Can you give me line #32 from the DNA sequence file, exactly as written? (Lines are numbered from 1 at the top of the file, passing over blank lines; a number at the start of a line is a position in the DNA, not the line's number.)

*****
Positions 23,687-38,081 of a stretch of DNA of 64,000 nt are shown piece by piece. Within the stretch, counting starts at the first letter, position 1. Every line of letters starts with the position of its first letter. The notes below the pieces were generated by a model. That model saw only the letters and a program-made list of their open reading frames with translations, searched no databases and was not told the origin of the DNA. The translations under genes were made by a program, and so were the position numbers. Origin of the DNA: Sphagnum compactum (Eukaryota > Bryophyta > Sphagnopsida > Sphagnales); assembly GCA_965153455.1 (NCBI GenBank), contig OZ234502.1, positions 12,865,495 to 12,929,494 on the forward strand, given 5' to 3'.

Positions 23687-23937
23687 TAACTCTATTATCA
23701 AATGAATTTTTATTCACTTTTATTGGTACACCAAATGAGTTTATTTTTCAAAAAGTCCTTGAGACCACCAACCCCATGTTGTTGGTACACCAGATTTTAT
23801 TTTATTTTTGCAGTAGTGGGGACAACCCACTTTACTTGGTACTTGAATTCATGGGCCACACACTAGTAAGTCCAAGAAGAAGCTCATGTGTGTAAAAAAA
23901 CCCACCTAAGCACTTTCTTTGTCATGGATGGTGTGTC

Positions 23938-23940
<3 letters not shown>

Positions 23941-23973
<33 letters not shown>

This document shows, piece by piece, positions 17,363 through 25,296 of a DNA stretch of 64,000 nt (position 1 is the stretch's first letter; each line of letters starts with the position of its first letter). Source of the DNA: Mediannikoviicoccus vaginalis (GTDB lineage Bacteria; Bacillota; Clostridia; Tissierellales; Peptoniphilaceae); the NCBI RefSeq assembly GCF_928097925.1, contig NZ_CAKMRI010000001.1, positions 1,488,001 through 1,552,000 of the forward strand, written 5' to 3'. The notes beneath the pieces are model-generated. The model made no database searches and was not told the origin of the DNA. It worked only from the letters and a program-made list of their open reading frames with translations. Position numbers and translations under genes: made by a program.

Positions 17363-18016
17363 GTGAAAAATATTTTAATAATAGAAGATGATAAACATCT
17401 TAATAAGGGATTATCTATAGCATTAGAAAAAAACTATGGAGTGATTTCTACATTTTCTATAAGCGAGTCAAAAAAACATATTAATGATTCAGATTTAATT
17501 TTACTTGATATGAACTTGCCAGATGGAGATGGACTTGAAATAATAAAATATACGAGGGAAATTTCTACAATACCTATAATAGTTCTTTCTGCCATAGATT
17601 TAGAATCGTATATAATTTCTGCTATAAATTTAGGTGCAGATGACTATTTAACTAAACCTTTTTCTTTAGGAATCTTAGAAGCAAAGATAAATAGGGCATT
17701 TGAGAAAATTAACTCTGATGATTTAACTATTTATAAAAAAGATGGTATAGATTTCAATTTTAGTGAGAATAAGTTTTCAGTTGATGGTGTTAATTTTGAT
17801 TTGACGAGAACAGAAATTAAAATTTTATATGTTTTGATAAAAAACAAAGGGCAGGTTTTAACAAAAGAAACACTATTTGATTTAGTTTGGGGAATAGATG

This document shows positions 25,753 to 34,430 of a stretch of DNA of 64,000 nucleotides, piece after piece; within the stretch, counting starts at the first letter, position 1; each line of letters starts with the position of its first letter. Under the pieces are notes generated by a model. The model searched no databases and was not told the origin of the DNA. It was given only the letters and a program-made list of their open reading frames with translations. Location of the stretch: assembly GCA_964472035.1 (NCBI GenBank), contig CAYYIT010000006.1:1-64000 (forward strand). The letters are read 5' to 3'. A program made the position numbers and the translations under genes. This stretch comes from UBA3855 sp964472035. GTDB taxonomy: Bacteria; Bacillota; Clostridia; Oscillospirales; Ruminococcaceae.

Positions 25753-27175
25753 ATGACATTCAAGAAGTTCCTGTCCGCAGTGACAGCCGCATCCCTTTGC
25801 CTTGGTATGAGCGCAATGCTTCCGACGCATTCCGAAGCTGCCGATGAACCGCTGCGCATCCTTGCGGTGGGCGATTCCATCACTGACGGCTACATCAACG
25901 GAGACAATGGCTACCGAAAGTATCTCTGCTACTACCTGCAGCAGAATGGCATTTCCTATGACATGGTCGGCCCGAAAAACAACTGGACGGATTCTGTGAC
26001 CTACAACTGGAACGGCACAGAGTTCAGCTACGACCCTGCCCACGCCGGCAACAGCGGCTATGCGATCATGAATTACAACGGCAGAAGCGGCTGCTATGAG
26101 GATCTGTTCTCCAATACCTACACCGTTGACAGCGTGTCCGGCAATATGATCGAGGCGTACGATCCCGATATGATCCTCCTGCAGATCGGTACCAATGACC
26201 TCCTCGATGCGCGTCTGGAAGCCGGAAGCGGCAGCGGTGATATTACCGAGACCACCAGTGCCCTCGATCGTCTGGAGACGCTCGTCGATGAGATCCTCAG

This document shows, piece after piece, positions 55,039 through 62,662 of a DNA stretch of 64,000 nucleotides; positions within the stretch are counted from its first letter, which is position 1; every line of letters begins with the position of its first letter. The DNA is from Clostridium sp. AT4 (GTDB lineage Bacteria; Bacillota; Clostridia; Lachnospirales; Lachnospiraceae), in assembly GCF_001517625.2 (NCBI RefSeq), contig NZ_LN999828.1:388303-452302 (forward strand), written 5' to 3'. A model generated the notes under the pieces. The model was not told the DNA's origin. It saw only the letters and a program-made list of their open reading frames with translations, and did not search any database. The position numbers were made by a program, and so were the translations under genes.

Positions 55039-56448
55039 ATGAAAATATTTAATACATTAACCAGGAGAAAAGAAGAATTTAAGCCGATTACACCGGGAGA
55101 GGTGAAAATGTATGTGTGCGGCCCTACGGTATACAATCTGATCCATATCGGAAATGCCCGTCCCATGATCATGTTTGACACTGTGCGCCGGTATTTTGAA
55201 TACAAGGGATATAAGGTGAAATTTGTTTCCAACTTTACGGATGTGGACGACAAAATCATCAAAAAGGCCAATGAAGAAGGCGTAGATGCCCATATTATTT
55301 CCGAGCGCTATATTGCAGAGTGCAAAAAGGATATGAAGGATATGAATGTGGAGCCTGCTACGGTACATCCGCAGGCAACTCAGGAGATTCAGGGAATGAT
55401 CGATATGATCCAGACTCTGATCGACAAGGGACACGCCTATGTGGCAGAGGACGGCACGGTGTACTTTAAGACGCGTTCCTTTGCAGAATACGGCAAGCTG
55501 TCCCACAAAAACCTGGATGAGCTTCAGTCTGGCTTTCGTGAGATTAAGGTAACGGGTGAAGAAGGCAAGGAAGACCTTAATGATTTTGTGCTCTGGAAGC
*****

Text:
55301 CCGAGCGCTATATTGCAGAGTGCAAAAAGGATATGAAGGATATGAATGTGGAGCCTGCTACGGTACATCCGCAGGCAACTCAGGAGATTCAGGGAATGAT